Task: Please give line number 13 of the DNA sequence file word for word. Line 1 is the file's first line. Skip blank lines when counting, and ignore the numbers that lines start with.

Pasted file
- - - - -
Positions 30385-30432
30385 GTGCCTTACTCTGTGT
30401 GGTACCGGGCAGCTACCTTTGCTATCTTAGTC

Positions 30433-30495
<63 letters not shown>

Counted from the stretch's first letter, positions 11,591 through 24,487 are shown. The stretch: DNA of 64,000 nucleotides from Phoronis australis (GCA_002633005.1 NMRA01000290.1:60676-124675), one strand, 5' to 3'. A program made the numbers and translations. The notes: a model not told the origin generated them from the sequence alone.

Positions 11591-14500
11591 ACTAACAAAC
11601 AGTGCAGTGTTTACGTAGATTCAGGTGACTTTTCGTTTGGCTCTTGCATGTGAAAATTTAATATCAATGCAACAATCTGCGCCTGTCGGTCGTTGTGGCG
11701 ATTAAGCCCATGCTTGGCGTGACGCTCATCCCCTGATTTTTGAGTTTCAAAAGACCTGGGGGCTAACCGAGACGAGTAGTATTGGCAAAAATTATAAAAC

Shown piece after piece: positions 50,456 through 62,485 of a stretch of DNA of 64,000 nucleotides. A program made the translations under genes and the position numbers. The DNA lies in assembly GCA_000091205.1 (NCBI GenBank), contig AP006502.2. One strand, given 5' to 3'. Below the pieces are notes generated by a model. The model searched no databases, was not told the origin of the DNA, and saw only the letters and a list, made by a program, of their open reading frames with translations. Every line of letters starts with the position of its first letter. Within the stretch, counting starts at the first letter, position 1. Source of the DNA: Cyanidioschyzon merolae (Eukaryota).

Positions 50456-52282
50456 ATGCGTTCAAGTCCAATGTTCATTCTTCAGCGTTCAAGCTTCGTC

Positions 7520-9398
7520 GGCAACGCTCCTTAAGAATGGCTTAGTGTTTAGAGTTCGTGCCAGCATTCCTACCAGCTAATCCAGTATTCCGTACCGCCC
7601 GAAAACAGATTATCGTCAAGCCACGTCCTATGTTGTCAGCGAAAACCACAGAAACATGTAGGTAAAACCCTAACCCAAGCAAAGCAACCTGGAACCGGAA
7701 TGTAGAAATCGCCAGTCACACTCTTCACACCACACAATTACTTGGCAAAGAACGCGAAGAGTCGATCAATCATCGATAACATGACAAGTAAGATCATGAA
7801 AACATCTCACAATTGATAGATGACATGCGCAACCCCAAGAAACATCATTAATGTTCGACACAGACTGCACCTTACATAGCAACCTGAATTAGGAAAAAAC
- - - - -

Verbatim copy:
50456 ATGCGTTCAAGTCCAATGTTCATTCTTCAGCGTTCAAGCTTCGTC